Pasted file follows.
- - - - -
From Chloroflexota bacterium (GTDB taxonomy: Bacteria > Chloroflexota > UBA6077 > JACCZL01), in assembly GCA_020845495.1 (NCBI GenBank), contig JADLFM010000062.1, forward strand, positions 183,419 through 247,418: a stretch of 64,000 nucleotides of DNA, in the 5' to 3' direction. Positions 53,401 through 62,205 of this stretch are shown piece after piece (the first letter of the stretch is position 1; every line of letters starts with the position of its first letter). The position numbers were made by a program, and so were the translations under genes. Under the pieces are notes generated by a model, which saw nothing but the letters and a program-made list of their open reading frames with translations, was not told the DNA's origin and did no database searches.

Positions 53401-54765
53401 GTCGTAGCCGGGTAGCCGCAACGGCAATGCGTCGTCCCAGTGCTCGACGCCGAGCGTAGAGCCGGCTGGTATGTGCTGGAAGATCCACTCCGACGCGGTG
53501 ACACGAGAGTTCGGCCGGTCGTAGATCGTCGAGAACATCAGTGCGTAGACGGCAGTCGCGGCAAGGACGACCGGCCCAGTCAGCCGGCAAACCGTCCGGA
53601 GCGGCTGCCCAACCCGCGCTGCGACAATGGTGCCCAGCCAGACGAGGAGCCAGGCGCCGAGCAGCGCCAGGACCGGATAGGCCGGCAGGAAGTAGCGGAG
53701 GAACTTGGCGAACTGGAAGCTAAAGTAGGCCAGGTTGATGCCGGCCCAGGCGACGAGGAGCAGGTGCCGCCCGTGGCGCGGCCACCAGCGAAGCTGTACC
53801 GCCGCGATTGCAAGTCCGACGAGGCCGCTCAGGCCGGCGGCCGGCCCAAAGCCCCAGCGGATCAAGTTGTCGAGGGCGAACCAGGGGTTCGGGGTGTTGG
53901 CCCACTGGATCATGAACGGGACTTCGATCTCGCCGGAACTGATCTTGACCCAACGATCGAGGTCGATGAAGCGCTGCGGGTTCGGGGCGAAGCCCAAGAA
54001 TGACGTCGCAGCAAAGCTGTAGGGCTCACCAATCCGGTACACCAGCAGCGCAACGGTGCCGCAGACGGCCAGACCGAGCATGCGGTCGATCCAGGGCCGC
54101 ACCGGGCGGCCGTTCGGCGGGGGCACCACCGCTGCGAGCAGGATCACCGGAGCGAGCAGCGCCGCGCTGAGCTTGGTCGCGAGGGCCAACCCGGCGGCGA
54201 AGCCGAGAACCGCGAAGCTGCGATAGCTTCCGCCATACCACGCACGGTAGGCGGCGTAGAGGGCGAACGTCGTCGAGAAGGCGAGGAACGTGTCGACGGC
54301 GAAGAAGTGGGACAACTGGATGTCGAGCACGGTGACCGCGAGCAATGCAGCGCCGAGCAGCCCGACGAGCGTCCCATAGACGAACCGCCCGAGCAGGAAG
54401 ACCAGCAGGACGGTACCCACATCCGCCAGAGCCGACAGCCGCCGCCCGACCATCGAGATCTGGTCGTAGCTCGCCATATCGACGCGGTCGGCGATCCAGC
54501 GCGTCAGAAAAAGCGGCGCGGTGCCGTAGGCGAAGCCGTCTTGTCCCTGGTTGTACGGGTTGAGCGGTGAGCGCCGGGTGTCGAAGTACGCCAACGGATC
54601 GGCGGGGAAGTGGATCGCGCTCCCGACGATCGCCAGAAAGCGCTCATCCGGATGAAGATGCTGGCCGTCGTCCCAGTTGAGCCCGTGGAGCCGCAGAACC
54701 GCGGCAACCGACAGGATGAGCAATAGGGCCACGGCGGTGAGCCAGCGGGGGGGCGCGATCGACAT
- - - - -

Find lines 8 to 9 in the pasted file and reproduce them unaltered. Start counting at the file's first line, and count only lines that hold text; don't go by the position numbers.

53901 CCCACTGGATCATGAACGGGACTTCGATCTCGCCGGAACTGATCTTGACCCAACGATCGAGGTCGATGAAGCGCTGCGGGTTCGGGGCGAAGCCCAAGAA
54001 TGACGTCGCAGCAAAGCTGTAGGGCTCACCAATCCGGTACACCAGCAGCGCAACGGTGCCGCAGACGGCCAGACCGAGCATGCGGTCGATCCAGGGCCGC